NORTH ANDOVER — Of $16.6 billion contributed to the Massachusetts economy by airports, the Lawrence Municipal Airport contributes just over $30 million annually, a recent study by the Massachusetts Department of Transportation has found.
According to a projection model worked out by the Federal Aviation Administration, when aviation-related businesses spend $100, that generates $56 additional dollars as a ripple effect. Employees at the airport contribute to the economy by shopping for groceries, getting a car fixed, or getting a haircut. And when visitors fly into an airport and decide to eat at a nearby restaurant or spend money at a local hotel, that money is injected into the state’s economy.
Of the state’s 39 airports, Logan International Airport in Boston is the heaviest hitter, accounting for over $13 billion of the $16.6 billion generated by airports overall, according to the Massachusetts Department of Transportation. But smaller, general aviation airports such as the one in North Andover have an important place in the economy, Massachusetts Airport Management Association executive director David Dinneen says.
“They’re all doing the same business on a smaller scale (than Logan),” Dinneen said. “Businesses operate out of the smaller airports because it is economically more viable for these companies to operate.”
The businesses include on-site eateries, limousine companies and others that serve passengers directly. Many of the flights that pass through Lawrence are small, charter planes transporting a small number of business travelers to or from another city. The airport offers companies the convenience of setting their own schedule for their departure and return flights. Those coming to the Merrimack Valley to “transact business” have a positive impact on the region’s economy, Dinneen said.
But another part of the value of smaller airports is their potential for use in research, development and education, Lawrence Municipal Airport manager Michael Miller said.
Miller said the Lawrence Municipal Airport and other small airports are uniquely situated to have companies come in and test out radar, national security equipment, and other “high-tech devices.” Since there is no scheduled airline traffic as there is at an international airport, that activity doesn’t disrupt flights. Miller said he also has an easier time managing security for those kinds of operations than a larger airport would. Raytheon is one of the companies that frequently takes advantage of the site, Miller said.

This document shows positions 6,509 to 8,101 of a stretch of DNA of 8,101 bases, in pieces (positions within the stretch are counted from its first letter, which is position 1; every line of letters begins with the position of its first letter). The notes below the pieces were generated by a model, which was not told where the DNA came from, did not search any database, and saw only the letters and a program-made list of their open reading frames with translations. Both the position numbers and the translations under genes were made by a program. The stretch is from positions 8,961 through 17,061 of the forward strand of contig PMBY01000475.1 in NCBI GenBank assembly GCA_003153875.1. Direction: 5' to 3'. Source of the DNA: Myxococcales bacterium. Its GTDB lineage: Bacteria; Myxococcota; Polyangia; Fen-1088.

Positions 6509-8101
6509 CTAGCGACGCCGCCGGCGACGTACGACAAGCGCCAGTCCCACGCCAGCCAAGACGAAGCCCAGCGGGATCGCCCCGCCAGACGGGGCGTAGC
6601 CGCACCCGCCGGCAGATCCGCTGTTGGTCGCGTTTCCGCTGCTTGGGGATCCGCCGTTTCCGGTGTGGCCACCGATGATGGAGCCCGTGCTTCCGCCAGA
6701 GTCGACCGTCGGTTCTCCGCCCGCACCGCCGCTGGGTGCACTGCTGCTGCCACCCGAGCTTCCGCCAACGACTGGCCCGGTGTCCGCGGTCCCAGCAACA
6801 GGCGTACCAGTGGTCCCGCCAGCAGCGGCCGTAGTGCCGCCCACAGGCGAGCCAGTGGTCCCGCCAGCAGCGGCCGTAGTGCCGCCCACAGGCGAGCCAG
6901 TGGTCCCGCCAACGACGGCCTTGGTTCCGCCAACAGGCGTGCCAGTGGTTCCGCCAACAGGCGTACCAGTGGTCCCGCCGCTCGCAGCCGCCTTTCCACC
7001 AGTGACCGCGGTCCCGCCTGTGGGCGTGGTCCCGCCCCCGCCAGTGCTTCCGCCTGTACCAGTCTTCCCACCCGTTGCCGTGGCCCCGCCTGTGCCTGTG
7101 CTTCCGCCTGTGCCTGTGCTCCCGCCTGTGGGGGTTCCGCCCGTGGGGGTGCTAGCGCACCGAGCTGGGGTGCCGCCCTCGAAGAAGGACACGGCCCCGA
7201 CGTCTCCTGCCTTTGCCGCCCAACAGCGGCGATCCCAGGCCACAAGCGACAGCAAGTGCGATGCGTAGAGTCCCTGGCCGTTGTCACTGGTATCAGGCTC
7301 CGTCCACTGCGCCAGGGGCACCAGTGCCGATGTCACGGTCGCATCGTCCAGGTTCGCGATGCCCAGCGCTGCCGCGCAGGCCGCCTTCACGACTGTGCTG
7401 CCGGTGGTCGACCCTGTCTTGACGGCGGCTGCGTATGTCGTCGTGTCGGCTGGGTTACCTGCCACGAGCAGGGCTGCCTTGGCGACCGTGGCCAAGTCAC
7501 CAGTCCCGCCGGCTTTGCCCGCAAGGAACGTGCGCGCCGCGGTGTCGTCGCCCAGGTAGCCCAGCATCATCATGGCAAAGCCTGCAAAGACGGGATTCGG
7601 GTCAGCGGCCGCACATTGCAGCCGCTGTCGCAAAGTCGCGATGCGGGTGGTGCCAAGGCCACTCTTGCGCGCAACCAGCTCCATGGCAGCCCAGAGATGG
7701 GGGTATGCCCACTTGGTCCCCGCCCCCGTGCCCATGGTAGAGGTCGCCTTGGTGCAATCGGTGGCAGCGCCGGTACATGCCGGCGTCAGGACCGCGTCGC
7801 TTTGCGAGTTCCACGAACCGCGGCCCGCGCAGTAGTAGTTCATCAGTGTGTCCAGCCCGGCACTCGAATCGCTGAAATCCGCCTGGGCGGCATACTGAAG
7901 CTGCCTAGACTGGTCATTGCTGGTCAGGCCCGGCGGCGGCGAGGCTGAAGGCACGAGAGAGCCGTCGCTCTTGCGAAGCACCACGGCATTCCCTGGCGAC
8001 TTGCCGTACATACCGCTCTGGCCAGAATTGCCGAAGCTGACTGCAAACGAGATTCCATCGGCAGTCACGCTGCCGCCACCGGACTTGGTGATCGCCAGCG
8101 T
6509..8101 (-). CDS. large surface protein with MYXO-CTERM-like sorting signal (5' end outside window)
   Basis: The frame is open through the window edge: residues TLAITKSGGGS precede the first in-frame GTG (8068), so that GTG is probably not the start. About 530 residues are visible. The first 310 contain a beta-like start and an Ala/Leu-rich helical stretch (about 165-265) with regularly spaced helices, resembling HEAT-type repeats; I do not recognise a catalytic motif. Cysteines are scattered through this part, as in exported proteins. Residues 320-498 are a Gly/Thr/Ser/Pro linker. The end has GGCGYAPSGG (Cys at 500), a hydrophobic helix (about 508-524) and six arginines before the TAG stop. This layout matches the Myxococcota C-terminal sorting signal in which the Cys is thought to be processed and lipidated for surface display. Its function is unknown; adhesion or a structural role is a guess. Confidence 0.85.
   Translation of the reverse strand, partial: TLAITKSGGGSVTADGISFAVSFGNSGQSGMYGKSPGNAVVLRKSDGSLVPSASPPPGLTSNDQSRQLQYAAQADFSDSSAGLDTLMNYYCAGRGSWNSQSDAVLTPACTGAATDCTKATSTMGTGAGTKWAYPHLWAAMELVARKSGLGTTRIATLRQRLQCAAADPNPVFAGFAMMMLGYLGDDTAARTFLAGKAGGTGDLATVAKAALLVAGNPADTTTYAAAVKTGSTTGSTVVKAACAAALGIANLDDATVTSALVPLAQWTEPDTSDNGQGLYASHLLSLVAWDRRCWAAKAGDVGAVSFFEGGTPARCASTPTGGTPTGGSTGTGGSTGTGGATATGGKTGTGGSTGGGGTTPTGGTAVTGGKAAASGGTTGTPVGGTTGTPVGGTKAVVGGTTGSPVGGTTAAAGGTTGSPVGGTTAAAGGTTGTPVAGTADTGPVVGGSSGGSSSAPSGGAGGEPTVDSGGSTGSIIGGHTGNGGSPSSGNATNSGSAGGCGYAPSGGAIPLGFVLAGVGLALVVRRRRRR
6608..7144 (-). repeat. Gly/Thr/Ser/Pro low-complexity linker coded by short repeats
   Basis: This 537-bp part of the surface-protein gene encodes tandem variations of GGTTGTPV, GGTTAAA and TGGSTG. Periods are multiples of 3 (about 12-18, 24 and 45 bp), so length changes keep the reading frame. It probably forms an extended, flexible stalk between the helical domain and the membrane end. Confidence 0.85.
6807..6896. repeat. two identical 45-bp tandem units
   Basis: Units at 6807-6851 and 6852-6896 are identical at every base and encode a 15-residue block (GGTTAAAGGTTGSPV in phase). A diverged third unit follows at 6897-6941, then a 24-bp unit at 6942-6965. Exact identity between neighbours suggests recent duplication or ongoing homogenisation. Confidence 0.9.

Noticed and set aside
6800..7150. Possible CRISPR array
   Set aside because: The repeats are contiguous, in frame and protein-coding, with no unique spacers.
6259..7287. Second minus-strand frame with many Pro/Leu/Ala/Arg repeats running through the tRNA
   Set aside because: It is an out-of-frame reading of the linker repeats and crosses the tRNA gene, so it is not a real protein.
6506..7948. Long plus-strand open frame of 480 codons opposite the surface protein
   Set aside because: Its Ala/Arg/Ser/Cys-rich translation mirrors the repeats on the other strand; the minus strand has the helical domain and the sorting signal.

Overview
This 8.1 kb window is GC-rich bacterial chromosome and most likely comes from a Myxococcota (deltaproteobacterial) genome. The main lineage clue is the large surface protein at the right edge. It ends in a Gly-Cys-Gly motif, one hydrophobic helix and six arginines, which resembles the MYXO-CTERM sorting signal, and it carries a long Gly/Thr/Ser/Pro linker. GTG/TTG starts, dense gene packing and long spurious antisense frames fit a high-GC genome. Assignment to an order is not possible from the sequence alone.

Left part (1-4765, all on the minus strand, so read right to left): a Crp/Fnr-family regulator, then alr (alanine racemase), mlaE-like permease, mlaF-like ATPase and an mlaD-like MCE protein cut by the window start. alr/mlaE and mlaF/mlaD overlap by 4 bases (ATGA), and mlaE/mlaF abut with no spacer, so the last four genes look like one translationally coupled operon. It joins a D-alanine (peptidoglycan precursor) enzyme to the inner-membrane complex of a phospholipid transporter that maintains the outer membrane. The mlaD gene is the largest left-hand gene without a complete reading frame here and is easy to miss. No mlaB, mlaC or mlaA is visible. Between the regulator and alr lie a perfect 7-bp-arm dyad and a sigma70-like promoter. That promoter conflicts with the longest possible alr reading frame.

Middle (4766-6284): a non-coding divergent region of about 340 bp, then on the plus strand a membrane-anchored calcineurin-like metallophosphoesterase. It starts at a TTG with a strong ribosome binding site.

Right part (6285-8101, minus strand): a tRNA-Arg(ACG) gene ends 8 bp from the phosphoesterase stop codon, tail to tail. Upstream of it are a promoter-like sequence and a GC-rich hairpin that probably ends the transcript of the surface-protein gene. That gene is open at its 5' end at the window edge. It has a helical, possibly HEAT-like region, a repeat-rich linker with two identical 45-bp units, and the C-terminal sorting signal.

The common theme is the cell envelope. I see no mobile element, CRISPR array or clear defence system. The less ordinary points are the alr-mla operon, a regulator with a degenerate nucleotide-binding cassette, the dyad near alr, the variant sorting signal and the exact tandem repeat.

“We can allocate a certain area that they can operate and we know that it’s not going to effect our operations where as Logan is so tight and so densely packed it’s just not possible,” Miller said.
Public safety is another piece of what the airport does, Miller said. A State Police Air Wing unit is based in Lawrence, and it also serves as landing site for Boston MedFlight helicopters to pick up critically wounded patients and transport them to Boston hospitals.
Angel Flight, a nonprofit organization that coordinates free air travel for those with medical needs, also operates flights out of Lawrence, Miller said. Angel Flight is not for urgent care, but meant for patients who require care from far away specialists.
The runways host flight school students and emergency response groups such as the Civil Air Patrol, the U.S. Air Force Auxiliary which also reaches out to area schools and attempts to educate students about careers in aviation, Miller said. Recently, they set up two mobile classrooms at the airport.
“Most people think it’s just a bunch of airplanes, but there’s actually a lot of other things going on around here,” Miller said.
Massachusetts Department of Transportation Aeronautics Administrator Chris Willenborg said one of the biggest challenges facing the aviation industry is to make sure there are enough people trained as pilots, air traffic controllers and other crucial positions. Airports like the one in Lawrence help to shore up that future, he said, by hosting groups that reach out to the community and attempt to recruit future aviation employees.
“Lawrence plays a critical role in flight training,” he said. “The airport plays a really important role in developing tomorrow’s aviation workforce.”